Internuclear ophthalmoplegia

Last revised by Dr Rohit Sharma on 05 Sep 2022

Internuclear ophthalmoplegia (INO) describes a clinical syndrome of impaired adduction in one eye with dissociated horizontal nystagmus of the other abducting eye, due to a lesion in the medial longitudinal fasciculus (MLF) ipsilateral to the eye unable to adduct. It is a common finding in multiple sclerosis, but has a number of other etiologies.

Patients present with impaired adduction in one eye (ipsilateral to MLF lesion) with dissociated horizontal nystagmus of the other abducting eye 1-3. In addition to these classic features:

  • convergence may be preserved, with lesions below the level of the CN III nucleus (posterior INO of Cogan) having preserved convergence while lesions at the level of the CN III nucleus (anterior INO of Cogan) having impaired convergence 10
  • may have vertical eye movement anomalies (due to rostral interstitial MLF involvement): ipsilateral hypertropic skew deviation, reduced vertical gaze holding, convergence-retraction nystagmus 11

With more extensive brainstem involvement, 'INO plus' syndromes may also be present:

  • one-and-a-half syndrome: INO combined with a conjugate gaze paralysis in the other direction such that one eye fails to adduct on attempted lateral gaze (‘the half’) and may have dissociated horizontal nystagmus on abduction, while the other eye neither adducts nor abducts (‘the one’) 1,4,5
  • wall-eyed bilateral internuclear ophthalmoplegia (WEBINO): bilateral primary position exotropia, bilateral INO, loss of convergence, and occasionally vertical gaze deficits (e.g. vertical gaze-evoked nystagmus) 1,6,7
  • wall-eyed monocular internuclear ophthalmoplegia (WEMINO): INO combined with ipsilateral primary position exotropia 12
  • seven-and-a-half syndrome: INO ('the half') combined with ipsilateral lower motor neuron pattern facial weakness ('the seven') 14
  • eight-and-a-half syndrome: one-and-a-half syndrome combined with ipsilateral lower motor neuron pattern facial weakness ('the seven') 15

The anatomy of the MLF and related structures in the brainstem is complex. In order to initiate horizontal eye movements, a signal is generated from the frontal eye fields (Brodmann area 8) contralateral to the direction of gaze 1,2,6. This is sent to its contralateral pontine CN VI nucleus via the paramedian pontine reticular formation (PPRF) 1,2,6. The CN VI nucleus sends motor neurons via CN VI to innervate the ipsilateral lateral rectus muscle, but also sends interneurons that cross the midline of the brainstem and form a white matter tract known as the MLF 1,2,6. The interneurons in MLF connect to the motor neurons of the contralateral midbrain medial rectus subnucleus of the CN III nucleus which then innervates the contralateral medial rectus muscle via CN III 1,2,6.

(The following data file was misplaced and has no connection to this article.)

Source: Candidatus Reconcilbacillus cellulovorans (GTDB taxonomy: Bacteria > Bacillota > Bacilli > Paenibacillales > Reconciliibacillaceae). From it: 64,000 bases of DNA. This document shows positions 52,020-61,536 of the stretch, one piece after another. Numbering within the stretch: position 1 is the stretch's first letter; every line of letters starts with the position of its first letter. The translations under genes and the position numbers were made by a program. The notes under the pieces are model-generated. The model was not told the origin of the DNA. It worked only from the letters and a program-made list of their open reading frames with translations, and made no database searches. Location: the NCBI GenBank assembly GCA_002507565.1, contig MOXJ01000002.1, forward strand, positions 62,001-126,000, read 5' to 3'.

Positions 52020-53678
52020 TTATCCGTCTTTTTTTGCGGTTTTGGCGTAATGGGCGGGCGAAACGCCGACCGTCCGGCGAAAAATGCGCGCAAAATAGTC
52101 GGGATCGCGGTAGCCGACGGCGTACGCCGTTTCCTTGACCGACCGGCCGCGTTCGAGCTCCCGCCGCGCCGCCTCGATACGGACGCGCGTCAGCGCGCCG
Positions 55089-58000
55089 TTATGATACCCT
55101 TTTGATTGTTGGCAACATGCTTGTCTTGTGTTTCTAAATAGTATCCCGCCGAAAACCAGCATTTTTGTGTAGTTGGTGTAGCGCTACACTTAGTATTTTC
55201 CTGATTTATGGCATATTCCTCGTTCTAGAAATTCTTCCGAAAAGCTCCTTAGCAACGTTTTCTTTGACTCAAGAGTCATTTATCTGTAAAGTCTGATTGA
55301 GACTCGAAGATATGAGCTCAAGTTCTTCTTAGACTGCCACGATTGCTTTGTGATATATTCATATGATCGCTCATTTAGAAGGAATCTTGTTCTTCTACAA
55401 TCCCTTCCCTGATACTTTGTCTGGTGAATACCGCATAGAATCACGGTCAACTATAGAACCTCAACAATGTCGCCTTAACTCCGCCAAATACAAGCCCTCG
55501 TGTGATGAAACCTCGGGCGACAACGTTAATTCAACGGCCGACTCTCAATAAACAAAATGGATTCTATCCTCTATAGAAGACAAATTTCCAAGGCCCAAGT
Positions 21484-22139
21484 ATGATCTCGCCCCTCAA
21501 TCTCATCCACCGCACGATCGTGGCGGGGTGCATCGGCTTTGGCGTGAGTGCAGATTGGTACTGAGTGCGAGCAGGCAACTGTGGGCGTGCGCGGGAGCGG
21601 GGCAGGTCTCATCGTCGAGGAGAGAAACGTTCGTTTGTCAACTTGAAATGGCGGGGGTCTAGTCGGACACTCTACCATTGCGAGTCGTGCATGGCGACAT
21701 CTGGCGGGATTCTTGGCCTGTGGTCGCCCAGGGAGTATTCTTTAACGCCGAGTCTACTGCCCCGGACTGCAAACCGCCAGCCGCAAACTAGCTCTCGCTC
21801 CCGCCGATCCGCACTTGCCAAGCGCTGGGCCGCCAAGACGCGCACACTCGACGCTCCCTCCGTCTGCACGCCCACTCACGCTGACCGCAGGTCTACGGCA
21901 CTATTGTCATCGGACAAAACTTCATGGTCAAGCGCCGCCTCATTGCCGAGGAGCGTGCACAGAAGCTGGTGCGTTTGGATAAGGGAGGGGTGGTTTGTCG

Thus, a midbrain or pontine lesion of the MLF results in the ipsilateral medial rectus subnucleus of the CN III nucleus not receiving signals from the contralateral CN VI nucleus, resulting in impaired ipsilateral adduction 1,2,6. The dissociated horizontal nystagmus in the non-affected abducting eye can be explained by Hering’s law of equal innervation, whereby in this case, the 'weak' medial rectus prompts the cortex to increase innervation to it 1,6. This results in additional increased, and therefore excessive, innervation to the contralateral lateral rectus causing horizontal nystagmus during abduction 1,6

The 'INO plus' syndromes result from more extensive brainstem lesions:

  • one-and-a-half syndrome: an extensive pontine lesion involving the MLF and also either the CN VI nucleus or PPRF on the side of the eye with complete conjugate gaze palsy 1,4
  • wall-eyed bilateral internuclear ophthalmoplegia (WEBINO): an extensive midbrain lesion involving the bilateral MLF and nearby neurons of the medial rectus subnucleus, although there is contention regarding the accuracy of this neurophysiology 1,6,7
  • wall-eyed monocular internuclear ophthalmoplegia (WEMINO): reports of this rare entity describe lesions of the MLF without any extension 13
  • seven-and-a-half syndrome: lesion of the MLF and ipsilateral fascicular portion of the facial nerve (arising from the facial nucleus) 14
  • eight-and-a-half syndrome: lesion causing one-and-a-half syndrome (as above) that also involves the ipsilateral fascicular portion of the facial nerve 15

A number of etiologies have been implicated in INO and 'INO plus' syndromes 1-3,8:

Furthermore, a pseudointernuclear ophthalmoplegia can be seen in conditions causing complex ophthalmoplegia such as myasthenia gravis or Miller Fisher syndrome 1,9.

Radiographic features are highly variable and depend on the etiology, but generally, the lesion will be affecting the medial midbrain or pons of the brainstem 3,5,8

Treatment and prognosis is highly variable and depends on the etiology 2.

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Cases and figures

  • Figure 1: INO
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  • Case 1: infarction, unilateral INO
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  • Figure 2: one-and-a-half syndrome
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  • Case 2: demyelination, bilateral INO
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  • Case 3: demyelination, bilateral INO
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  • Case 4: infarction, WEBINO
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